Saturday, September 29, 2012

What's in that word?

Every year, researchers at Merriam-Webster pick about 100 words and phrases to add to the English dictionary. This year, the phrase 'aha moment'--made popular by Oprah Winfrey on her daytime talk show--was among the additions. This took me off guard a bit, but more importantly it got me thinking about the origin and development of the English language.

Now, you would think that, as a writer, a wheeler and dealer in words, Etymology would be part of my tool box, but the truth is that I had to look up the word to confirm the spelling (ashamed face). I realised that I have no idea how the English vocabulary has developed and how certain key words came into being.

With elections in the air, in the US, in Ghana and elsewhere, words like 'Freedom', 'Justice', and 'Independence', came to my mind as words describing concepts that make a difference in our lives. I tried to imagine the first time the word 'independent' was used.

I pictured a caveman crouching at the front of his cave watching a cave-woman walk away from him upright. Obviously exasperated, he remarks to another crouching caveman nearby.

"That woman so ...."

Caveman 1 searches for the right word and caveman 2 fills in "Independent?"

It turns out the first known use of the word 'independent' was between 1605 and 1650, so that scenario probably did not quite play out. It did however underscored the importance of a language that grows to encompass new concepts, attitudes and inventions. In Ghana, the local languages are littered with English words to describe recent developments like computers, email and mobile phones and so on. I may be wrong, but it seems that these languages are not adapting and growing and as a result may become obsolete and die.

The next time I'm searching for just the right word to create the image in my mind, I will probably give a quick thought to the person who included it into our everyday lingo.


Charles Gramlich said...

Since there are plenty of cave men around today, there might have been one in the 1600s when "independent" was created. :)

William Doonan said...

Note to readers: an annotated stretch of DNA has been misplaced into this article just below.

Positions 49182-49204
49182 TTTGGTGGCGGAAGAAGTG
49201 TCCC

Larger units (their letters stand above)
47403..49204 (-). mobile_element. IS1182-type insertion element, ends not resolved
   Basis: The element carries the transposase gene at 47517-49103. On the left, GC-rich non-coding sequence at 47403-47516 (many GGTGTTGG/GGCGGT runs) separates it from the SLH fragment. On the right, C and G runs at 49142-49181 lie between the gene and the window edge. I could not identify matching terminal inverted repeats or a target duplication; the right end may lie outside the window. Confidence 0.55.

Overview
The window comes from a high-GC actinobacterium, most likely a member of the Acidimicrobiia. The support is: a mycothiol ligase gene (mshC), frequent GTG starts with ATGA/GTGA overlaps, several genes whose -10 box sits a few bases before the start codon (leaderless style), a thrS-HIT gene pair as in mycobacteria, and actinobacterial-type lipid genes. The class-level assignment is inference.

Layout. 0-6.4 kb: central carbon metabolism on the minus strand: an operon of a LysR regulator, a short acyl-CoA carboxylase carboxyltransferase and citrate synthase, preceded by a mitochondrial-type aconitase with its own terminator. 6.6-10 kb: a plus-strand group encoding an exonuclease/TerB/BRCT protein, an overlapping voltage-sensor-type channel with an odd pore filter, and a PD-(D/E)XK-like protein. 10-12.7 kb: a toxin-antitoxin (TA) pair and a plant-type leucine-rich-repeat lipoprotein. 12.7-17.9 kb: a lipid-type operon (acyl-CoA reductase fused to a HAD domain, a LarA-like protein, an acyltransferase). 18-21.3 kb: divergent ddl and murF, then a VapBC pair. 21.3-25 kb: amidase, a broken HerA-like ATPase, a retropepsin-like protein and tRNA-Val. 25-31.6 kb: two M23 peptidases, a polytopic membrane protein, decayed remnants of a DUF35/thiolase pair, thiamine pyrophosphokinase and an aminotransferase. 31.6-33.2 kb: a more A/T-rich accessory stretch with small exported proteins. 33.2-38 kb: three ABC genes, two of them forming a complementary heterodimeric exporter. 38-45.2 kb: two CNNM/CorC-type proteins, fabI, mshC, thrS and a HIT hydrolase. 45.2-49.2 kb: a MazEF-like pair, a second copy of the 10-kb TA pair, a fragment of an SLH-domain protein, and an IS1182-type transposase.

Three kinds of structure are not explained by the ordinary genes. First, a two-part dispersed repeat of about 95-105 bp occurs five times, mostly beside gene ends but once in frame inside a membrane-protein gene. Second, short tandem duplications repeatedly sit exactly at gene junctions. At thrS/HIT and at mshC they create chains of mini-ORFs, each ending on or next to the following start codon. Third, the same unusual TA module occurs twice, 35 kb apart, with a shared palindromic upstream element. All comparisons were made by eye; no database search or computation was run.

Interesting, Carol. We forget sometimes that almost all words (except for such as thump or meow) are completely arbitrary. Words are invented, then shared, then become part of the lexicon. D'oh - a Homerism, is now an official American English word.

Carol Mitchell said...

Charles, I am going to leave that comment alone :-)

William, it really was a good side trip for me to look into the origin of words. I really have taken it for granted.

California Imagism Gallery said...

Orwell's argument was that when you eliminate words or make their meanings fuzzy, you eliminate our ability to access the ideas that go with them. If "revolution" were gone, we would have no ability to create revolution and when freedom takes on less and less meaning then our freedoms erode with the words.

Liane Spicer said...

Always found etymology fascinating, especially the Greek roots of words we take for granted as 'English', the similarities with words from other European languages, and the incursions of words from languages around the world.

As a former English teacher, the dynamic nature of language can be a pain the rear: this year a word's frowned upon, next year it isn't. This year Creole (Trinidadian) English is not permitted in reported speech, next year it's okay.

And as a writer, switching from UK to US code and back depending on which market I'm writing for can be challenging.

The one thing language never is, though, is boring.

Lauren said...

English is such a mutable language. Linguistics has always been a field that fascinates me. Why did we choose the sounds that we chose to mean what it means? The types of tenses a language can use and the number of words there are to express what another language considers just one word speaks volumes to what is important. Gaelic has 19 words for rain. We don't see this in English, but many languages have femininity and masculinity for words and how people treat the object is morphed by the gender they gave it.

In the comments you said that all words except things like thump and meow are arbitrary. But, it's all arbitrary! Onomatopoeia in our language is not identical to other languages. interesting link to what other languages say a "meow" is:

Skylar said...

It's interesting that the word "independent" is not in recorded use until the 17th century, which shows, I think, a shift in culture that has been impacting us - in both positive and negative ways - ever since. Thanks for the interesitng post.

KeVin K. said...

A truism I found useful when teaching ESL at the community college: "Some languages borrow words from other languages. English mugs other languages in dark alleys and goes through their pockets looking for vocabulary." Once my students grasped this, they took things like our six ways of pronouncing "-ough" in stride. Or at least with humor instead of frustration.

English is a what's known as a living language, it is constantly evolving and changing. For example, an esoteric geometric term for the plane along which two solids intersect is now a verb/noun meaning to communicate or share ideas: interface.

But complex, fluid, and self-contradictory as English is, I remain always grateful we can discuss the patio furniture without worrying about its gender or social status.